Why the US struggles against Japan in TPP negotiations

US Trade Representative Michael Froman speaks to reporters while Japanese Economy Minister Akira Amari looks on during a press conference at the Trans-Pacific Partnership (TPP) Ministerial Meeting in Singapore, 20 May 2014. Trade ministers from 12 nations completed a two-day Ministerial meeting in Singapore targeted at creating a 12-nation trade pact in the Asian-Pacific region. (Photo: AAP).

Author: Aurelia George Mulgan, UNSW Canberra

Real progress in Trans-Pacific Partnership (TPP) negotiations has stalled until Japan and the United States reach some kind of basic trade agreement — which is still elusive even after numerous rounds of talks. The United States has been pressuring Japan to make concessions in key areas such as agriculture.

It is well known that current TPP negotiations are running on two separate tracks: the plurilateral track in which all 12 countries are participating and the bilateral track which amounts to a series of bilateral deals being negotiated on the side. Read more…

Role reversal: how Japan became America’s ally and China fell from grace

President Barack Obama and Emperor Akihito during a banquet in honour of the visiting American leader at the Imperial Palace in Tokyo. Following WWII, Japan became a US ally, and Japan and China’s positions vis-à-vis the US were reversed (Photo: AAP).

Author: Jean-Pierre Lehmann, IMD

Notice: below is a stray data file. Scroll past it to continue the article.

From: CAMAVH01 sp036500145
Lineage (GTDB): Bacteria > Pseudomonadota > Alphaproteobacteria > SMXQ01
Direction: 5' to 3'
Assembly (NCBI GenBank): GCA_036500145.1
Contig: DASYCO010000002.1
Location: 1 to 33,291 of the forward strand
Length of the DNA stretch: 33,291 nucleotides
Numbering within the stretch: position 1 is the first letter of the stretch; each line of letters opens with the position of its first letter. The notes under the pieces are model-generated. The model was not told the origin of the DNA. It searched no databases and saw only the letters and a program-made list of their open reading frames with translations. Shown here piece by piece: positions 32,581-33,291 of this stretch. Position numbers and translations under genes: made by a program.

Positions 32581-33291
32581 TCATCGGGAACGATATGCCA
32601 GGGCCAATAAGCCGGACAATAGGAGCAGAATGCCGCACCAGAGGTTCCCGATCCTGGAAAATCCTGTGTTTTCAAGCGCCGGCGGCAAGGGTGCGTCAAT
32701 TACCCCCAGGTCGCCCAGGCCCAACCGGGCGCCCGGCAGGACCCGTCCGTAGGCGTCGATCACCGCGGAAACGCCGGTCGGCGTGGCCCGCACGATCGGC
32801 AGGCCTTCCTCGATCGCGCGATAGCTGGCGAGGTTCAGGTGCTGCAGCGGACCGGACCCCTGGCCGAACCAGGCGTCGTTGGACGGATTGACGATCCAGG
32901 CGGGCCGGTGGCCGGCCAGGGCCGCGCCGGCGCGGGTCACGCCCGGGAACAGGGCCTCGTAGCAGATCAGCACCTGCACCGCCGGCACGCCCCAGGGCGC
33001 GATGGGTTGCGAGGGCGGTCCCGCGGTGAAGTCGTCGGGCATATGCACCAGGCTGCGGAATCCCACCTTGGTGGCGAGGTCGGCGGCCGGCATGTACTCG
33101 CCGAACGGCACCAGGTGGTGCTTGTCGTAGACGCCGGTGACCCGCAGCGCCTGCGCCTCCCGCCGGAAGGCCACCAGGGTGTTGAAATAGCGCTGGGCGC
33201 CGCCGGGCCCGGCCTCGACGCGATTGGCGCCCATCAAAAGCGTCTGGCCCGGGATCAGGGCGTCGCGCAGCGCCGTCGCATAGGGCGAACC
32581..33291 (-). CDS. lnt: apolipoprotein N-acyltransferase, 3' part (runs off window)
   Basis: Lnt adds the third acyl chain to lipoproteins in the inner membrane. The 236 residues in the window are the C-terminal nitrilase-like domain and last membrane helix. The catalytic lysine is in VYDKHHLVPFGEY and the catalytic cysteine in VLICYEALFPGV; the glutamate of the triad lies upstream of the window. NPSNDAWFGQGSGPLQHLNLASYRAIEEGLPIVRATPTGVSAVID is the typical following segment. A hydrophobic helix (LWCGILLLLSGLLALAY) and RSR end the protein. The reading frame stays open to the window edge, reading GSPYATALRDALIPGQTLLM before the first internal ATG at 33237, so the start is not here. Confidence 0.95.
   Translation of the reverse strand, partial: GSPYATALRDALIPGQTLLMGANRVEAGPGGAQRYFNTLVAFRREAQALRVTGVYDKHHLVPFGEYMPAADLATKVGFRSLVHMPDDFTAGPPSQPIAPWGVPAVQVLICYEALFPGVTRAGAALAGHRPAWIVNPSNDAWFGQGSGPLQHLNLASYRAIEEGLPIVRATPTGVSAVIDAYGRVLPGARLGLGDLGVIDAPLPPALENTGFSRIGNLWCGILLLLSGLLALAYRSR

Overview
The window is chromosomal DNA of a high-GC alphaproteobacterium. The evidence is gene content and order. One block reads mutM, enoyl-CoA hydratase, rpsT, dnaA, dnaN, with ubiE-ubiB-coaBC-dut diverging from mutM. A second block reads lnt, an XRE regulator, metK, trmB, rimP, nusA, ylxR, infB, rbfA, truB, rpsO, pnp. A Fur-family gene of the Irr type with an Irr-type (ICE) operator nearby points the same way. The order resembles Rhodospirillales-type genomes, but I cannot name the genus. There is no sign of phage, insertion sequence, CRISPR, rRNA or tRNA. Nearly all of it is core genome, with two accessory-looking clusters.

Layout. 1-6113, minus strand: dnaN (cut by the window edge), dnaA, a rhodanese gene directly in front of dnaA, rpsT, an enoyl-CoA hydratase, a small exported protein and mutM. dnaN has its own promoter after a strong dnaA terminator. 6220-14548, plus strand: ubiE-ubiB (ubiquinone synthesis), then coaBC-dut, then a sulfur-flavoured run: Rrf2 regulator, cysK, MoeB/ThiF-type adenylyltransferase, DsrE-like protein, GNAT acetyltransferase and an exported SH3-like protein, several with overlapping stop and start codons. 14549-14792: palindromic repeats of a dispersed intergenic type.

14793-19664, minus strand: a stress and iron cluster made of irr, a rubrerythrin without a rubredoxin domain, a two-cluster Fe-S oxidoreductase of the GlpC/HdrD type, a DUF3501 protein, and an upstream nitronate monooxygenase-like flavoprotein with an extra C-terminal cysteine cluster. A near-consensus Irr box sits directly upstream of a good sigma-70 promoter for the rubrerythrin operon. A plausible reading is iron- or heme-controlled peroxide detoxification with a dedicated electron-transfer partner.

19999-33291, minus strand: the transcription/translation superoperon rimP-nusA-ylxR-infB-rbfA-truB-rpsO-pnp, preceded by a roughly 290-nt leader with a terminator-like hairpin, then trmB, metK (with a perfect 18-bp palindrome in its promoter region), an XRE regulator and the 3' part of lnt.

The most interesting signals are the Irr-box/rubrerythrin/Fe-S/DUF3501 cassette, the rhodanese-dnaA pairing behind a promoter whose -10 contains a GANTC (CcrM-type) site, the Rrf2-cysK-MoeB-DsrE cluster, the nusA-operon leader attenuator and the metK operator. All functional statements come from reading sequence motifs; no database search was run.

Ask ‘who were the allies in WWII?’ and the answer will likely be: ‘the US, the USSR and Britain’. The fourth ally, China, has been airbrushed from history.

Yet China fought valiantly and suffered hugely. Had the Chinese not kept up the war with Japan in the Pacific, the US would not have been able to concentrate its military efforts on the Atlantic. Read more…

Will there be a China–US deal on climate change?

Chinese workers install solar panels on the rooftop of a workshop at a textile factory of Guanxing Group in Liaocheng city, Shandong province, China, 30 October 2012. China has become the world’s largest producer of solar panels and wind turbines. (Photo: AAP)

Author: Frank Jotzo, ANU

For many years China and the United States have faced off over climate change. Now, climate change action is one of the few things the two powers can agree on. A new view on the benefits of climate action goes some way to explain this shift. Read more…

Collective self-defence: What Japan’s new defence policy means for international cooperation on cyber security

Japan Ground Self-Defense Force Maj. Nishikawa Hajime analyses data transmissions on a computer at the Camp Naha gymnasium, Okinawa, 23 July 2014. (Photo: US Marin Corps/ Lance Cpl. Pete Sanders).

Author: Mihoko Matsubara, Pacific Forum CSIS

In July 2014, the Shinzo Abe cabinet took an epoch-making decision to change its interpretation of the Japanese constitution to recognise the right to collective self-defence. The Japanese government’s traditional interpretation of the constitution prohibited Japan from exercising the right to help the US, or Japan’s defence partners, in the case of an armed attack, even though Article 51 of the Charter of the United Nations authorises this. Read more…

Japan and the Philippines unite against China